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Environment

March 8, 2014

Earth Report

Bikini Nuclear Blast Anniversary

The Marshall Islands has commemorated the 60th anniversary of the most violent manmade event in the Pacific island republic’s history.

On March 1, 1954, the United States exploded a hydrogen bomb on Bikini Atoll that was far more powerful than even the scientists that built it had expected.

The blast, dubbed “Castle Bravo,” had a force of 15 megatons rather than the expected 6 megatons.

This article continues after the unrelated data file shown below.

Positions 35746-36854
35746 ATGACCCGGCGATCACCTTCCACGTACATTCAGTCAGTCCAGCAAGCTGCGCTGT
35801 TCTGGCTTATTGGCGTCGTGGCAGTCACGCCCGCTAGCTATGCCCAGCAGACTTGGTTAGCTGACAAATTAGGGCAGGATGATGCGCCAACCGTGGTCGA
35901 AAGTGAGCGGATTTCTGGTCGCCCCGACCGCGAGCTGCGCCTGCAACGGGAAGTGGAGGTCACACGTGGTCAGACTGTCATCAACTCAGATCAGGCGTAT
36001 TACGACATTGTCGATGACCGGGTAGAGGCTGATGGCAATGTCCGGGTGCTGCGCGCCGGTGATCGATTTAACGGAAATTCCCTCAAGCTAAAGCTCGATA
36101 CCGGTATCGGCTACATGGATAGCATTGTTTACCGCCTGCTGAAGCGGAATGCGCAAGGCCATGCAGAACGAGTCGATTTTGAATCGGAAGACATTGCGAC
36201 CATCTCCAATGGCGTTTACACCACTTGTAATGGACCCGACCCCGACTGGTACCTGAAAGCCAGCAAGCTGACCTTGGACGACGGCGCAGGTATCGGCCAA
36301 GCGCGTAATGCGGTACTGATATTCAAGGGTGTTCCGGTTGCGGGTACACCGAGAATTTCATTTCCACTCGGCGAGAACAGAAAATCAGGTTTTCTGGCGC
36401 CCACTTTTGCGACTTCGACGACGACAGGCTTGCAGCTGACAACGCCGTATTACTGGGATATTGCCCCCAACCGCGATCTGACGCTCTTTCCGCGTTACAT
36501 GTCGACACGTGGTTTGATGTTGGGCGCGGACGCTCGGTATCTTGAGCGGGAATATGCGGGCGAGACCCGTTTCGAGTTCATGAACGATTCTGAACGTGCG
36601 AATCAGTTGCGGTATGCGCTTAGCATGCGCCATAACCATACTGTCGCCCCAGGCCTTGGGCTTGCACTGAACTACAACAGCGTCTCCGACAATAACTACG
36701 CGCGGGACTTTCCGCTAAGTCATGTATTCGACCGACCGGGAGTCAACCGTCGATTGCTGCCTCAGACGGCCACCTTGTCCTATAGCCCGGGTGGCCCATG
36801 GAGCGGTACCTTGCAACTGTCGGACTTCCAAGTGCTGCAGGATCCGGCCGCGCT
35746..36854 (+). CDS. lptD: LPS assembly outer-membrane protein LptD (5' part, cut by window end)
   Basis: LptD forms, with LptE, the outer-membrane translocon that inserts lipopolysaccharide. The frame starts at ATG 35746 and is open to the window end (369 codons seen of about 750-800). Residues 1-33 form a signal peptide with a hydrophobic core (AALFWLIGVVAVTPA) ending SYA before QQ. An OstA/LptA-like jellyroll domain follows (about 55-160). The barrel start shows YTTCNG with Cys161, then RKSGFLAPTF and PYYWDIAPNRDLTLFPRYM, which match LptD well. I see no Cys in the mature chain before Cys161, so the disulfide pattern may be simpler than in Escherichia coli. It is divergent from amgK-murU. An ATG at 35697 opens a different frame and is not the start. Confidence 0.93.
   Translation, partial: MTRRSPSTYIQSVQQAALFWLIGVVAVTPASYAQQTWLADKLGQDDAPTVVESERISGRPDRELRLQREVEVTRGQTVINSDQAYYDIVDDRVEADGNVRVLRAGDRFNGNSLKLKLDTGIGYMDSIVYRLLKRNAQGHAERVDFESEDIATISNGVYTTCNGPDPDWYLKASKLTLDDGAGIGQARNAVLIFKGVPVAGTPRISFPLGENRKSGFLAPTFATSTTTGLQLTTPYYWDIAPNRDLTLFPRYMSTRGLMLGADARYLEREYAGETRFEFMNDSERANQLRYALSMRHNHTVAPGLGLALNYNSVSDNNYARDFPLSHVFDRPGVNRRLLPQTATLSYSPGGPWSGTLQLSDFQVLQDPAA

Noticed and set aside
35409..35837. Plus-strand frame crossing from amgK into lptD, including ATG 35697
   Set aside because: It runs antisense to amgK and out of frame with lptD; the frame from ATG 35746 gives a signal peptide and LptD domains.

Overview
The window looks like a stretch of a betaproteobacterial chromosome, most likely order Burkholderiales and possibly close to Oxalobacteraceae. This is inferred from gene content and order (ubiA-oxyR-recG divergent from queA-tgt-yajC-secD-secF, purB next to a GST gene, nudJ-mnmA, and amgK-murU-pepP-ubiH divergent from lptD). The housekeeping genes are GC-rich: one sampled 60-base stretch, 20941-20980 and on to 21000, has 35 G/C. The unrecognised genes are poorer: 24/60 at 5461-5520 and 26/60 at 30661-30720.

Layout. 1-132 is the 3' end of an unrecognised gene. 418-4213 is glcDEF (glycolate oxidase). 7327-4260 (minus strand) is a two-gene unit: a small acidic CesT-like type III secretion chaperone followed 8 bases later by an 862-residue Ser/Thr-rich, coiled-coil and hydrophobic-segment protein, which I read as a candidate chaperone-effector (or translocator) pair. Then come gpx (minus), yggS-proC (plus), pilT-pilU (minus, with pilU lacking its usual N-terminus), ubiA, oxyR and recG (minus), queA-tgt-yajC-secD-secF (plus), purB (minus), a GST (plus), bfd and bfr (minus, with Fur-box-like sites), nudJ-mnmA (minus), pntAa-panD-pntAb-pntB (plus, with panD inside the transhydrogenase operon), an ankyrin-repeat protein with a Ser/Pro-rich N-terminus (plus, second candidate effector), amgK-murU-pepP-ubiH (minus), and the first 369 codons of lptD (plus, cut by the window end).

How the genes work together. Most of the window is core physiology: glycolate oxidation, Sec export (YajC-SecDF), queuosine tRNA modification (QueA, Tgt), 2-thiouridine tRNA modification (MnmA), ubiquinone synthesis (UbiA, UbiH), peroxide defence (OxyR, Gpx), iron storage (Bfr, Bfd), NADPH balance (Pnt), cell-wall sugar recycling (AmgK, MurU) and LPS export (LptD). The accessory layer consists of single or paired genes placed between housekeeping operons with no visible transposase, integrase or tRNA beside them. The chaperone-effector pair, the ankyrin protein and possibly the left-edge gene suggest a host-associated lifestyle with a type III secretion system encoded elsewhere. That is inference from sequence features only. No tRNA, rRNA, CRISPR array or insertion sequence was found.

The resulting mushroom cloud of superheated air, water and fallout reached 130,000 feet (24.6 miles) in altitude — soaring well into the stratosphere.

Contamination from the largest above-ground test of a hydrogen bomb in U.S. history eventually spread to four continents.

The blast was 1,000 times more powerful than from the atomic bomb dropped on Hiroshima in August 1945.

The image of Bikini Atoll to the right was captured by the Operational Land Imager on the Landsat 8 satellite on August…

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